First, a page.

The starting point for assessing the state of a fish stock is to determine the size of the total catch. Ideally, data must be collected on all the age classes of fish removed from the stocks concerned. Apart from commercial landings, any subsistence catches or fish discarded at sea by fishers in pursuit of other species must be recorded or estimated. Statistics from commercial fisheries are easiest to obtain in the form of the landed weight of fresh, frozen, gutted or filleted fish. These landed weights are converted back to the equivalent of live weights to give the nominal catch. This figure, in turn, is converted to the gross catch by adding estimates of fish lost, consumed or discarded at sea.
The gross catch per se is usually not a good indicator of the size or health of an exploited stock. Variable catches can be obtained from an overfished or an underfished stock, according to the level of fishing. Therefore, catch information is combined with that of the fishing effort required to produce that catch. Unfortunately, fishing effort is not a simple unequivocal quantity or physical unit, making it difficult to define and measure. Theoretically, one unit of fishing effort removes a fixed proportion of the stock, known as the catchability coefficient, jkwhich will vary according to the gear type and the fishing conditions. Therefore, the catch per unit effort (also called catch rate) should provide a direct measure of its abundance, but like many theories, this conclusion is based on assumptions that do not completely hold true in nature.
Effort and catch rate
In practice, fishing effort and catch per unit effort must take account of a wide range of factors known to influence the capacity of a vessel to catch fish. These include the behaviour of the target fish (e.g. shoaling behaviour, dial and seasonal migration, vertical distribution), as well as the characteristics of the vessel (e.g. type, engine power, age, storage capacity), the characteristics of the gear (length or area, mesh size, material, gear-borne instrumentation) and the way it is used (fishing practices), the size and skill of the crew and the use of technical aids (sounders, global positioning systems, helicopters and aeroplanes). Some of these cannot be measured directly and their effects on fishing power and capacity are complex. Nevertheless, it has proved possible to measure the relative fishing power of vessels.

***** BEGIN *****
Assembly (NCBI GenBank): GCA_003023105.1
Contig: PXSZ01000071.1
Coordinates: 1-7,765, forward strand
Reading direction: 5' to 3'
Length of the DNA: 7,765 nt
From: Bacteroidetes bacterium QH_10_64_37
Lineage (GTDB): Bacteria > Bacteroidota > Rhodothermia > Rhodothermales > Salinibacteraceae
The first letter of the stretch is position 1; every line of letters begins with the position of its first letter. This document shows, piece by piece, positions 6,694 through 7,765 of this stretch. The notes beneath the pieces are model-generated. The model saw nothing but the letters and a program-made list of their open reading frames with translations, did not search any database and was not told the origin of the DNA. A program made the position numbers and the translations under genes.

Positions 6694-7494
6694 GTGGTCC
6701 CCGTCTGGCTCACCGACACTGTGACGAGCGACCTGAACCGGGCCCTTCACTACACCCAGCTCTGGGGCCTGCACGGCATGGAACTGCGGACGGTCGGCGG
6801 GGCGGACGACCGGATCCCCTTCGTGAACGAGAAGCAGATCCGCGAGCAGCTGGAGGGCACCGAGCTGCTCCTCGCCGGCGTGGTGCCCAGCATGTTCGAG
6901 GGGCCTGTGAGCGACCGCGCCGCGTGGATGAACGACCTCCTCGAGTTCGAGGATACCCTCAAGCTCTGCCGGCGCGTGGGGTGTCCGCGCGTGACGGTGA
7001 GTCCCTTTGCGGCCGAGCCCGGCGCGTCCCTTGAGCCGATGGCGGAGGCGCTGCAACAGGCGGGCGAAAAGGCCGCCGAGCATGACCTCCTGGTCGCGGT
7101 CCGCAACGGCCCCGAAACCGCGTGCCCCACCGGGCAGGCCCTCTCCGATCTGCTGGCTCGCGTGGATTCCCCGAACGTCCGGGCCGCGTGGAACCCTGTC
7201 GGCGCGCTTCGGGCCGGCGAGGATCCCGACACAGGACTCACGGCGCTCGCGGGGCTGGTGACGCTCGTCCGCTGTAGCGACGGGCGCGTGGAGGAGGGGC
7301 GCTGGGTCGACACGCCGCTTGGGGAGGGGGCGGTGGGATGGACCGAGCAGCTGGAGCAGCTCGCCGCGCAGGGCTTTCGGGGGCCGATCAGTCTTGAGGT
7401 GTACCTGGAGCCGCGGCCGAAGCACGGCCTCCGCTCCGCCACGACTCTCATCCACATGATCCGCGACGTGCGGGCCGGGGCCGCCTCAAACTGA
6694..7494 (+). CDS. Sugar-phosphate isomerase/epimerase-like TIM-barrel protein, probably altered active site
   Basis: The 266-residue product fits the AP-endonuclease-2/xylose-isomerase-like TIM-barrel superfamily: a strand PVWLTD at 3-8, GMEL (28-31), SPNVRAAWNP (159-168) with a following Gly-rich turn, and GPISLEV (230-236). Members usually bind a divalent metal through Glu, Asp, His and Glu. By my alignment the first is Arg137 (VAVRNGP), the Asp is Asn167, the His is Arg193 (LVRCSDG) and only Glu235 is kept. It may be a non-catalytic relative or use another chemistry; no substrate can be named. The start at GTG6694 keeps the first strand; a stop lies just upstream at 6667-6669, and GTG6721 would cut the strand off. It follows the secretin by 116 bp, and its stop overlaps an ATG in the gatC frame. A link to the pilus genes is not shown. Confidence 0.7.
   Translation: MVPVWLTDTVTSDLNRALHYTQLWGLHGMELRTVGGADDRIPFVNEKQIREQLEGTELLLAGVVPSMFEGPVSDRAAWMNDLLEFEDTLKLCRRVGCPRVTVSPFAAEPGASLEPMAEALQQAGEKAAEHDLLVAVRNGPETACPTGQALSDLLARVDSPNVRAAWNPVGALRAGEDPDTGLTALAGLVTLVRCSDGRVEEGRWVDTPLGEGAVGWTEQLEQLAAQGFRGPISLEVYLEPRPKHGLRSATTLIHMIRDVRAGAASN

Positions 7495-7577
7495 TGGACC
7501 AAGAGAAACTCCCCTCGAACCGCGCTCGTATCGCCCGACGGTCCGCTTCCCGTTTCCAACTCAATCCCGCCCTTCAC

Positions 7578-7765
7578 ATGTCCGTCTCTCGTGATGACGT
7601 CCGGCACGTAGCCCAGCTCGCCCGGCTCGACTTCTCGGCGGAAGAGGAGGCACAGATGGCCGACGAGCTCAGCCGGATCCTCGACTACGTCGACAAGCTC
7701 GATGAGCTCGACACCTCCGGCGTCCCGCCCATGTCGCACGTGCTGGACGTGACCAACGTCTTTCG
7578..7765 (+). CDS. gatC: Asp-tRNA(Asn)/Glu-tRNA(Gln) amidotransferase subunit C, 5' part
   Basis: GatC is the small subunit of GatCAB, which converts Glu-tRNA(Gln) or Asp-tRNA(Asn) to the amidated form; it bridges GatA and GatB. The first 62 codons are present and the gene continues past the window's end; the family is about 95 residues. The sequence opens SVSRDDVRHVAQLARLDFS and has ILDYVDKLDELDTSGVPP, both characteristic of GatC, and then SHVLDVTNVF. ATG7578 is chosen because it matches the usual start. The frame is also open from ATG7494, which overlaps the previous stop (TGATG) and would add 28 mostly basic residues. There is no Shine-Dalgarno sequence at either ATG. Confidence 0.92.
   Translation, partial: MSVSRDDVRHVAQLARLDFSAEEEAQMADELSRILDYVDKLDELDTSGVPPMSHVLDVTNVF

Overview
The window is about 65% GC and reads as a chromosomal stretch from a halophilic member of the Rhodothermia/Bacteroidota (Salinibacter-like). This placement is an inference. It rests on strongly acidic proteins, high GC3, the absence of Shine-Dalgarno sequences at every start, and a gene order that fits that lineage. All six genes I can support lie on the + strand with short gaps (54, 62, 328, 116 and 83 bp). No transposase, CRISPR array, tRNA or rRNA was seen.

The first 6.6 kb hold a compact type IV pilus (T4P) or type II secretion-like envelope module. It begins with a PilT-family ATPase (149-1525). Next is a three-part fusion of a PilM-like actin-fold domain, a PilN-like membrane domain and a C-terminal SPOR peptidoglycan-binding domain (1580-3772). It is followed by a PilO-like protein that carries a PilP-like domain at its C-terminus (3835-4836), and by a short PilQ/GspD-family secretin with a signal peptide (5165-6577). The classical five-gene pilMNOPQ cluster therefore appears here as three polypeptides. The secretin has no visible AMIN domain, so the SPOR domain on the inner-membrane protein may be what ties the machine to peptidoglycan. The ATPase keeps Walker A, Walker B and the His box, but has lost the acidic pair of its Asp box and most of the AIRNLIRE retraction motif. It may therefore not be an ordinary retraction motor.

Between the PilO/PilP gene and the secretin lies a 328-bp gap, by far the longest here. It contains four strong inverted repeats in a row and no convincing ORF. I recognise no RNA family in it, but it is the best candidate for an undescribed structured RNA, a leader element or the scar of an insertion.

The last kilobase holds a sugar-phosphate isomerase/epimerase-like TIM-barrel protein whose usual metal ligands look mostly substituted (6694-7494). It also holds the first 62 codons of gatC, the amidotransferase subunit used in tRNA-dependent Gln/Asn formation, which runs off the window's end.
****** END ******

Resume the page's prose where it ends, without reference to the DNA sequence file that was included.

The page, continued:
The fishing power can be combined with fishing time to calculate fishing effort, but even here problems exist. For example, the catch by a trawler depends almost entirely on the time that the gear is towed in the water, whereas a purse seiner spends a greater part of its fishing time searching for, approaching and encircling shoals of fish and hauling the catch on board. As a result, the relation between fishing time and fishing power is not simple. Measures of fishing time include: the "soaking time" of a fixed net, pot or longline, the total duration of hauls for a trawler, the searching time for a purse seiner, the number of days at sea or on the fishing ground for any fishing vessel. All of these have a complex relation with fishing power and fishing effort. Nevertheless, with some rough measure of the magnitude of fishing on the stock defined, the final part of the assessment puzzle can be completed: how the impact can be measured and regulated to conserve the fish stock. The fisheries scientist now returns to the basic biological data of age and size by sampling length-frequency distributions from the catch (sometimes supplemented by data from scientific surveys, including information on abundance, size structure, spawning biomass, egg and larvae abundance).
Length-frequency distributions are a first step in determining the numbers and sizes of different ages or year classes in the catch. These measurements, based on samples taken regularly over a number of years, can be used to establish the growth of the fish, the age structure of the population, the age at which the fish become liable to capture, and how quickly the population is reduced as a result of fishing and natural mortality.
Abundance of stock
Fishing reduces the abundance of the stock, causing the catch per unit effort to fall. By the time the population is fully exploited and, if sustainably utilised, at this level losses through fishing and natural mortality can still be balanced by gains through growth and recruitment in the population. Increased fishing also causes a decrease in the average size of fish caught, as the balance in the population shifts from predominantly older, larger fish to younger, smaller ones. The ratios of the various classes in successive years indicate the rate at which the fish die, due to natural reasons (e.g. predation) or due to fishing. Together with independent calculations of natural mortality, this information provides a basis for calculating the population available for capture and the effects of fishing.
Modern approaches forming the basis for multispecies assessments are now taking into account the feeding patterns of, and interactions between target and associated (or dependent) species, in addition to possible interactions between fishing gears and/or fisheries. The ecosystem-based management of fisheries as now being required by most modern fisheries agreement imply an even broader basis for resources assessment including the analysis of the state of the environment, critical habitats, ecosystem variability, climate change, impacts from land-based activities, and impacts on species composition (including trophic chains) and biodiversity (including genetic diversity). This important and developing aspect of fishery resources assessment is, however, in its infancy.